A Deep Dive Into The Chemistry Of Retrobright

Considerable effort is often required to rejuvenate the yellowed and grungy plastic cases of retrocomputing gear. One generally does well to know their enemy in order to fight it, though, which is where this guide to the chemistry of plastic yellowing and whitening (PDF) comes in handy.

“The Retrobright Mystery” was written and sent in to us by a high school student who goes by the name [Saltypretzel]. The paper begins with an excellent description of the chemistry of plastic yellowing. We had always heard that the yellowing in ABS, or acrylonitrile-butadiene-styrene, the plastic most commonly used for cases back in the day, was primarily caused by brominated compounds added to the plastic as flame retardants. It turns out that’s only a minor contributor, with the bulk of yellowing occurring thanks to a complex chain of reactions starting with free radicals liberated from the butadiene copolymer through a reaction requiring oxygen and energy.

Reactive radicals from the decomposing synthetic rubber, added to ABS to increase its flexibility, unroll the benzene ring in styrene copolymers to form a conjugated compound called 2-hydroxymuconic acid. The alternating double and single bonds in this compound tend to absorb light towards the blue end of the spectrum strongly, so the accumulation of 2-HMA in the plastic over time thus makes it reflect more and more yellow and red wavelengths, giving aged ABS its unhealthy bronze glow.

Luckily, just as ketchup smears and grass stains, both rich in conjugated compounds like lycopene and chlorophyll, can be bleached out of existence, so too can yellowed plastics. [Saltypretzel] notes that Retrobright, which contains a powerful dose of hydrogen peroxide, does its whitening trick by breaking the UV-absorbing double bonds in 2-HMA. There’s little that can be done about the embrittlement of the ABS caused by the breakdown of butadiene copolymers, but at least it’ll look good.

We found this guide quite comprehensive and instructive, and it should only help retrocomputing fans in their restoration efforts. For those less interested in the chemistry, [Bob Baddeley] published an overview of the yellowing of plastic and manufacturing steps to avoid it, and we covered the more practical considerations of Retrobright treatment too.

Plastic Cleanup Via Retrobrighting

If you work on old radios, electronics is only one of the skills you need. The other is wood or metal working to restore the cabinets and chassis. However, more recent electronics have plastic and old plastic tends to turn yellow. [Odd Experiments] shows how to whiten plastic using a UV light source, aluminum foil, and hydrogen peroxide. Generally, ABS is the plastic at fault, especially those mixed with bromine as a fire retardant. You can see the results in the video below.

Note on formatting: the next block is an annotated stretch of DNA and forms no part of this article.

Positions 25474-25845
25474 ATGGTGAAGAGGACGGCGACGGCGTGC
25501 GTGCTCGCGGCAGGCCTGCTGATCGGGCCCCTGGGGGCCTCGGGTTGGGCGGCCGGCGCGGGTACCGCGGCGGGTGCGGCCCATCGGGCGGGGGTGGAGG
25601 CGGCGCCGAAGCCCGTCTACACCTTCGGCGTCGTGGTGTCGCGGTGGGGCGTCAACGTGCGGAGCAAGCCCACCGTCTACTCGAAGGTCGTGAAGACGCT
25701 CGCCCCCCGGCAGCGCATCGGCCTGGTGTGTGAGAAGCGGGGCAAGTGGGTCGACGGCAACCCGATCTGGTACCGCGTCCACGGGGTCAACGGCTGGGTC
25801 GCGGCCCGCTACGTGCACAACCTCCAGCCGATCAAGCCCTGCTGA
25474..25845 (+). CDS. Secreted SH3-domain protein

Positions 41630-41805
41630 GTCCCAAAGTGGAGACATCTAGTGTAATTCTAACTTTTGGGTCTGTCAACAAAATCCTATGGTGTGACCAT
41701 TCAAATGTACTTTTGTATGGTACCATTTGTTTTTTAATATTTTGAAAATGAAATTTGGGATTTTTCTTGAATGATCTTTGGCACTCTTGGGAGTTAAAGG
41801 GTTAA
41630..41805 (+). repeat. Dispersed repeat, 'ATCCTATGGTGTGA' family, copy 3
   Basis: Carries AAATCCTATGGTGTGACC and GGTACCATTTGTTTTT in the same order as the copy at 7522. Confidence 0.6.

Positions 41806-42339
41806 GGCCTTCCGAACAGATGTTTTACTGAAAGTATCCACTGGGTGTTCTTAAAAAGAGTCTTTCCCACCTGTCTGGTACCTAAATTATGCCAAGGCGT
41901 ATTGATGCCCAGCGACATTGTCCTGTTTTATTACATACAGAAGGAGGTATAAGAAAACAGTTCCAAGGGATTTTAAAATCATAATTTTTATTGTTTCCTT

Note the peroxide in use was 12% — much stronger than what’s probably in your medicine cabinet. That’s usually only 3% solution, although you can get different strengths including some over 30% if you shop. However, if you search you’ll find that people have used 12%, 6%, and even 3% successfully, although we’d imagine it takes more time with 3%.

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Yellowing: The Plastic Equivalent Of A Sunburn

Your fancy white electronic brick of consumer electronics started off white, but after some time it yellowed and became brittle. This shouldn’t have happened; plastic is supposed to last forever. It turns out that plastic enclosures are vulnerable to the same things as skin, and the effects are similar. When they are stared at by the sun, the damage is done even though it might not be visible to you for quite some time.

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Restoring Yellowed Computer Plastics


Many of our cherished computers and consoles from the past have not stood up well over time. It’s not the hardware as much as the color. From Commodores, Apples, to Super Nintendos, the machines have slowly drifted towards a sickly yellow and even brown. The culprit appears to be the fire retardant chemicals used in the plastics. Amiga enthusiasts have spent the last year perfecting a technique that restores the plastic of these machines to its original splendor. Dubbed ‘Retr0brite‘ it’s a gel made from hydrogen peroxide, xanthan gum, glycerine, and ‘Oxy’ style laundry booster. The results are really impressive. If you do start restoring your own machines, caution should be used since it requires strong concentrations of hydrogen peroxide typically employed in bleaching hair.

[via Waxy]